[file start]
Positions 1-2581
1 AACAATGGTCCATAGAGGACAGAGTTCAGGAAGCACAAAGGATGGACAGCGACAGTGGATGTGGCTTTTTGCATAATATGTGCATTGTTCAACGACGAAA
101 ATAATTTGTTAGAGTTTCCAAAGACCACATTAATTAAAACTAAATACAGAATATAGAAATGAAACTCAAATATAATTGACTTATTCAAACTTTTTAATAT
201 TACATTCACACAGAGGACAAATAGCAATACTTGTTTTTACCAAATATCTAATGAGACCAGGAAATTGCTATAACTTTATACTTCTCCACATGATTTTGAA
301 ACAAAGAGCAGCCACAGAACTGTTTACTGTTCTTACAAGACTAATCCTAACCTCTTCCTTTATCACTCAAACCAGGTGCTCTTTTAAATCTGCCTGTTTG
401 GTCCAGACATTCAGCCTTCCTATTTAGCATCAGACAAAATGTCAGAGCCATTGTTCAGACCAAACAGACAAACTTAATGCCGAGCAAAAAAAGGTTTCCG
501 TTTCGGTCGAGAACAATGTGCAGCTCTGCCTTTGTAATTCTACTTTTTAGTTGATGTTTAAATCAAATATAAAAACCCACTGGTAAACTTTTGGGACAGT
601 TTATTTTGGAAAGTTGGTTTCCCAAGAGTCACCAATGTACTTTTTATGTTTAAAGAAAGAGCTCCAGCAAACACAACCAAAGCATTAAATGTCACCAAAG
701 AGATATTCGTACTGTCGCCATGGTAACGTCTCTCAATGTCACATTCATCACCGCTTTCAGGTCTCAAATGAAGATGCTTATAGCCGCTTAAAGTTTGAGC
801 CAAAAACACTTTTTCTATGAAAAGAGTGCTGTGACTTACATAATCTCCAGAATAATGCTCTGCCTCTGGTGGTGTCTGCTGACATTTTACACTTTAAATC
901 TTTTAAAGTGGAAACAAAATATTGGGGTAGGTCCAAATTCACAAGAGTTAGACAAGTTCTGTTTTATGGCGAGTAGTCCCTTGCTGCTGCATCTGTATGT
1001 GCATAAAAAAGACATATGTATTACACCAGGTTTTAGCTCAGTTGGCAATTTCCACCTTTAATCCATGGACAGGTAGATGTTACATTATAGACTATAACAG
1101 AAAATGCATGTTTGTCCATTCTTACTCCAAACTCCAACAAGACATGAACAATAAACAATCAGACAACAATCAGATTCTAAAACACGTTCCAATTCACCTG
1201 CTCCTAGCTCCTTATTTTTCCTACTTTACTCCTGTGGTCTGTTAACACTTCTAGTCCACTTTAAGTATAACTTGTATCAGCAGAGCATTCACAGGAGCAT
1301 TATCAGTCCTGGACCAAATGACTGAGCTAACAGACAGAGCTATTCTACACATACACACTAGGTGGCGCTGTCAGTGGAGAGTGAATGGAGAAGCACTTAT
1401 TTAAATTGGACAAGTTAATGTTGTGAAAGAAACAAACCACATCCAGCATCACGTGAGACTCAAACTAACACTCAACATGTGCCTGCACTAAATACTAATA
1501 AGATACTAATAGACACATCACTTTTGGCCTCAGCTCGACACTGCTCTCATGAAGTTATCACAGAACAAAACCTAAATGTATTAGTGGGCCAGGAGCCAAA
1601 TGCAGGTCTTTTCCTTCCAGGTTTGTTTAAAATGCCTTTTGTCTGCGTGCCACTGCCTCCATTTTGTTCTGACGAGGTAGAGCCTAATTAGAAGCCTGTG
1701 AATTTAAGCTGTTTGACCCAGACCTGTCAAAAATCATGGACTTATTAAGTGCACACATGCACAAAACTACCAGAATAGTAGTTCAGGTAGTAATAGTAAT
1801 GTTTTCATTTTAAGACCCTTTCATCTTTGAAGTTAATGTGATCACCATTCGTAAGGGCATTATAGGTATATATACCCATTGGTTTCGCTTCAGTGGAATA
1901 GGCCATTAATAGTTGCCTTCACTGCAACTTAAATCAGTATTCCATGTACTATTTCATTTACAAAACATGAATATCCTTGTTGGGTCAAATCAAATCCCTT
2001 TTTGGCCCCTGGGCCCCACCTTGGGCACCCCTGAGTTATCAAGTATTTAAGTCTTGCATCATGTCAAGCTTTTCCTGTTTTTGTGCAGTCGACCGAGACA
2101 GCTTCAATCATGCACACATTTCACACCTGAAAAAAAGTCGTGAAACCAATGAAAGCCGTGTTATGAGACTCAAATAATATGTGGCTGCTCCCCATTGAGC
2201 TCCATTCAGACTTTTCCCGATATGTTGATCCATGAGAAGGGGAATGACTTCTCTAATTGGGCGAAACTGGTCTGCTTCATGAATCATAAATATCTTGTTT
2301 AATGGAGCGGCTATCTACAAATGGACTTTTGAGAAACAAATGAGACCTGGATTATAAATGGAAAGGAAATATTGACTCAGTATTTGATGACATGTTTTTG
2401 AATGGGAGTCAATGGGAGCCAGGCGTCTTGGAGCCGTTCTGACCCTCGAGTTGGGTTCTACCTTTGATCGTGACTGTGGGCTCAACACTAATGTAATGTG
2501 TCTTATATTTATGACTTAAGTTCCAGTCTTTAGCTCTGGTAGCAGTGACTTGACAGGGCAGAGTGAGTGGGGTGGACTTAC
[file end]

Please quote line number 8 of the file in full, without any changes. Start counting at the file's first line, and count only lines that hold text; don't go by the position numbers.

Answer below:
601 TTATTTTGGAAAGTTGGTTTCCCAAGAGTCACCAATGTACTTTTTATGTTTAAAGAAAGAGCTCCAGCAAACACAACCAAAGCATTAAATGTCACCAAAG